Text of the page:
hot stuff

“Applying the hair has to be done bare-handed because we wouldn’t have enough dexterity with gloves on. It’s hot work. The hair is applied by grasping a couple strands of hair with one hand and, with the other hand and a twig, we lead the hair first to the bottom of the piece and then lead the burning hair up or across the surface. The whole process is usually done in than three minutes or less.” Ken Larson

ken and pat larson pull pots like this one from their 1500 degree kiln and drag strands of hair (yup, i said hair) across it, burning it onto the surface. the hair burns into ash, leaving tiny deposits of carbon and smoke that are absorbed into the porous clay, creating a permanent design on the pot.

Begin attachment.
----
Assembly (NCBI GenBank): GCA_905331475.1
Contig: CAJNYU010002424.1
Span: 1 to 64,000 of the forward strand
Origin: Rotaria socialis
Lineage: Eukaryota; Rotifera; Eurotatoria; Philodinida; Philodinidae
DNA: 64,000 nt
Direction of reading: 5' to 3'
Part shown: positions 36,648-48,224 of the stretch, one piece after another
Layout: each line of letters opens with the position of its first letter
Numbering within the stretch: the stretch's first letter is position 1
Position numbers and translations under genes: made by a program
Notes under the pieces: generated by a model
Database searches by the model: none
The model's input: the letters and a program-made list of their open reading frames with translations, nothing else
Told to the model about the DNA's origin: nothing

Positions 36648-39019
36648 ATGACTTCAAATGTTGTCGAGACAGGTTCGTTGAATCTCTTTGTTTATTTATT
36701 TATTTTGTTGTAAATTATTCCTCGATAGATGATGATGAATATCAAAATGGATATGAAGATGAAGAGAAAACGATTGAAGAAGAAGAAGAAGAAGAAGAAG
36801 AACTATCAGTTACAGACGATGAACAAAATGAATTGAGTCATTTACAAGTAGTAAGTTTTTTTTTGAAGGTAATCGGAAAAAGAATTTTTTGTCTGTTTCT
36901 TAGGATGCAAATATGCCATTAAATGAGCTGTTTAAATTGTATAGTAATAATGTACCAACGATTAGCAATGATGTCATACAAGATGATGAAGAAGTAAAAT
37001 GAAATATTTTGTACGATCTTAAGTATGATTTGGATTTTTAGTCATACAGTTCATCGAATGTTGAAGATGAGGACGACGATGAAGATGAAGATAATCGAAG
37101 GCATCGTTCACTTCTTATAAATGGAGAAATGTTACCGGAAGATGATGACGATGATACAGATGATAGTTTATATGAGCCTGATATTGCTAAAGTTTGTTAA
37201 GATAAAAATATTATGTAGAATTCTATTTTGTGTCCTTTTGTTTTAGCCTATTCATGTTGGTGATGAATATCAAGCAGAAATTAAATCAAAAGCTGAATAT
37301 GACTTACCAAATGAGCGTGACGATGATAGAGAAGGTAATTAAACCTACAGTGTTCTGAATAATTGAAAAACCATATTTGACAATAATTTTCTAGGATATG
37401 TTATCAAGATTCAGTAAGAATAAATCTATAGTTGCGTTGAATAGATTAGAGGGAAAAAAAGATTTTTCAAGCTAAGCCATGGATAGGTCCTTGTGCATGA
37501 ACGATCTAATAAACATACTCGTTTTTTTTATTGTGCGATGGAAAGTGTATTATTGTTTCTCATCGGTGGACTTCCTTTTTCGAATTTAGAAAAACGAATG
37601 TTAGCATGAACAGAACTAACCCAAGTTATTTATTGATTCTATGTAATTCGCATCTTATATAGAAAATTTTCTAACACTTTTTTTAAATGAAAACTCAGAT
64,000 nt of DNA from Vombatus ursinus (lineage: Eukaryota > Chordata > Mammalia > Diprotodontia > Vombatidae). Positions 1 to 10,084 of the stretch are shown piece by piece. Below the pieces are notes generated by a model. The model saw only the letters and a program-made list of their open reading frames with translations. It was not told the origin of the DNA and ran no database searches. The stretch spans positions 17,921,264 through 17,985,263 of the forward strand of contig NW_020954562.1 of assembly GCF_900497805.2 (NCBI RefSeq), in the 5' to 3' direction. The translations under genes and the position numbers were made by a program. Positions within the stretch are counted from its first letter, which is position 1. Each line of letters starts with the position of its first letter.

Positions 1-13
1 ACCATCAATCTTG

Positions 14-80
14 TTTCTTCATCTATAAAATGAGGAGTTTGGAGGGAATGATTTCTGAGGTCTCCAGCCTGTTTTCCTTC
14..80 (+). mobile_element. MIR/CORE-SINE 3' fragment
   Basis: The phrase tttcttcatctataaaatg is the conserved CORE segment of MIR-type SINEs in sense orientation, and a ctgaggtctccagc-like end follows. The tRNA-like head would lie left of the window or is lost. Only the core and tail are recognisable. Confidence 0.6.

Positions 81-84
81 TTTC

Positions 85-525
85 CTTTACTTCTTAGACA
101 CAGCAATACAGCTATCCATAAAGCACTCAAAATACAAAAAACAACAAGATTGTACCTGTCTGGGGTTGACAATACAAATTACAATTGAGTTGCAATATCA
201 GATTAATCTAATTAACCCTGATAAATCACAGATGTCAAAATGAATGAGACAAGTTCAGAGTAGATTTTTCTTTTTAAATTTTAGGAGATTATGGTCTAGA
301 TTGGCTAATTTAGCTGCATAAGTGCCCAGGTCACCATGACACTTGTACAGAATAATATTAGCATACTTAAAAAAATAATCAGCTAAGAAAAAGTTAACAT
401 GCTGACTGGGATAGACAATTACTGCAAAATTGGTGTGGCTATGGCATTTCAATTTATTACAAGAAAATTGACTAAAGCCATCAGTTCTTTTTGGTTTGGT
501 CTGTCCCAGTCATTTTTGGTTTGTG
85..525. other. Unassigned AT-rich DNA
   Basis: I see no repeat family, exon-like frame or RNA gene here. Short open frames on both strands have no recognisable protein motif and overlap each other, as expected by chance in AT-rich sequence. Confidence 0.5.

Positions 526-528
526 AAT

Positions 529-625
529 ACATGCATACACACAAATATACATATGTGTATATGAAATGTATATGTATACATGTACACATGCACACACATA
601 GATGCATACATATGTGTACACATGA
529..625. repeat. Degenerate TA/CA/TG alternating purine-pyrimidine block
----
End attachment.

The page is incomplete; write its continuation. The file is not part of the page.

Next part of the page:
the larsons use both horse and human hair to create what they call 'horse hair raku'. the end result is more delicate than true horse hair pottery and their twist on this ancient technique is breathtaking - some of the loveliest i've seen. hot stuff.

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